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Hamiltonian Circuit: A path that forms a closed loop and that passes through each point in a finite set of points once and only once. The classic traveling salesman word problem yields a Hamiltonian Circuit: the traveling salesman must find a route that allows him to visit each of a set of cities without passing through any of the cities more than once. Calculating Hamiltonian Circuits is often used to measure the capabilities and performance of computer systems.

Hexadecimal: A base 16 numbering system. The 16 hexadecimal digits are 0, 1, 2, 3, 4, 5, 6, 7, 8, 9, A, B, C, D, E and F. Hexadecimal is particularly useful in computing because the 16 possible combinations of four bits can be represented by the 16 hexadecimal digits. This allows a byte to be represented by two hexadecimal digits, making it more concise and easier to read than binary machine language.

Hidden Markov Model: A method for inferring a hidden state in a system where the hidden state generates a sequence of observable events. This sequence of observable events is a Markov chain. For example, many speech recognition software programs use the sequence of phonemes in a segment of speech to infer a spoken word. In this example, the system is a person speaking, the condition of the system is a particular spoken word, and the observable events are the phonemes that make up the word.

HTML: See Hypertext Markup Language.

HTTP: See Hypertext Transfer Protocol.

Human-Computer Interaction: Any way people and computers communicate with each other. Today most people communicate with computers via keyboards, pointing devices like the mouse and speech recognition software; most computers communicate with people via visual displays of text and graphics and audio output of sound, music and synthesized speech. The Human-Computer Interaction field of computing is focused on making computers easier to use by making this communication faster and more natural for people. For example, researchers are working on giving computers the ability to recognize gestures and facial expressions and engage in dialogue comparable to human conversation.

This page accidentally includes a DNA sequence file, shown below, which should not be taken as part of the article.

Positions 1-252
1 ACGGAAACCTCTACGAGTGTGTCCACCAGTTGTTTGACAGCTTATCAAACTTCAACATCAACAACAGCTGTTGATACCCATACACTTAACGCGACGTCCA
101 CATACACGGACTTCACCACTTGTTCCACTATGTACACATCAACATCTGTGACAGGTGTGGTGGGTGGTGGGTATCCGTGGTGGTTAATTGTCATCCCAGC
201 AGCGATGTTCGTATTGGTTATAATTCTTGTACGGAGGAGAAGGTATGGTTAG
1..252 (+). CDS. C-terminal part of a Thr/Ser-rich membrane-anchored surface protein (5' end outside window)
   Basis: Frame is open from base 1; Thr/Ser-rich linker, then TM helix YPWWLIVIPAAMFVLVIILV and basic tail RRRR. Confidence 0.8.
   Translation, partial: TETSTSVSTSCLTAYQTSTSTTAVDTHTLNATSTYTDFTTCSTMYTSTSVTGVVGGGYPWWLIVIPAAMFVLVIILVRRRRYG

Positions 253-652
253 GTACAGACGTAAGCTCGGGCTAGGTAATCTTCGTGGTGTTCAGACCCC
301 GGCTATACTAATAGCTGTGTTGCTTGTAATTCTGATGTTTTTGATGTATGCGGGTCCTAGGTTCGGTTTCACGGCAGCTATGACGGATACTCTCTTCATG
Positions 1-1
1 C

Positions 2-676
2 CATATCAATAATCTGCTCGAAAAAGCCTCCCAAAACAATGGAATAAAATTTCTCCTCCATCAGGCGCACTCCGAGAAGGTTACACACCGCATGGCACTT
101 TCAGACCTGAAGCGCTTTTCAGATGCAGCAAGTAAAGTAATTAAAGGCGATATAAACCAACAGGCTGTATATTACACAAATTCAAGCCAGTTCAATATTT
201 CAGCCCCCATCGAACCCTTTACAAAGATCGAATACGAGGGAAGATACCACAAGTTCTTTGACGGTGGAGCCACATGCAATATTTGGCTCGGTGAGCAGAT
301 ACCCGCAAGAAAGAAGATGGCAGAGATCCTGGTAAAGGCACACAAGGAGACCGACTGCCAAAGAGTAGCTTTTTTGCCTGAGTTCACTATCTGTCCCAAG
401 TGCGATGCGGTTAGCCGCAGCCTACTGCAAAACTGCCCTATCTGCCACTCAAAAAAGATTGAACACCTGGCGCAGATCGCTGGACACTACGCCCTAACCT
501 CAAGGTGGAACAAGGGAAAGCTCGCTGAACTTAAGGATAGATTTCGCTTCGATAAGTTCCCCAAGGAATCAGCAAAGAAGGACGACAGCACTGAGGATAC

Hyperlink: A specified word or image in an electronic document that contains commands for the viewing software, typically a Web browser, to retrieve other documents. Readers select a hyperlink with a computer input device such as a mouse.

Hypertext: A way of organizing information in electronic documents that embeds links to further information. Readers retrieve related and supporting documents by selecting hyperlinks. Hypertext is the main organizing principal behind the World Wide Web.

Hypertext Markup Language (HTML): The standard set of instructions for creating hypertext documents. HTML tags text, graphics and images with instructions that tell a browser how to present them in electronic documents. HTML instructions include tags about appearance, like bold and centered text, and hyperlinks to other documents. HTML is a specific document type derived from the Standard Generalized Markup Language (SGML).

Hypertext Transfer Protocol (HTTP): The standard network protocol for retrieving hypertext documents. HTTP allows computers to send and receive HTML files over IP networks, including the Internet. HTML files are located by addresses called Universal Resource Locators (URLs).

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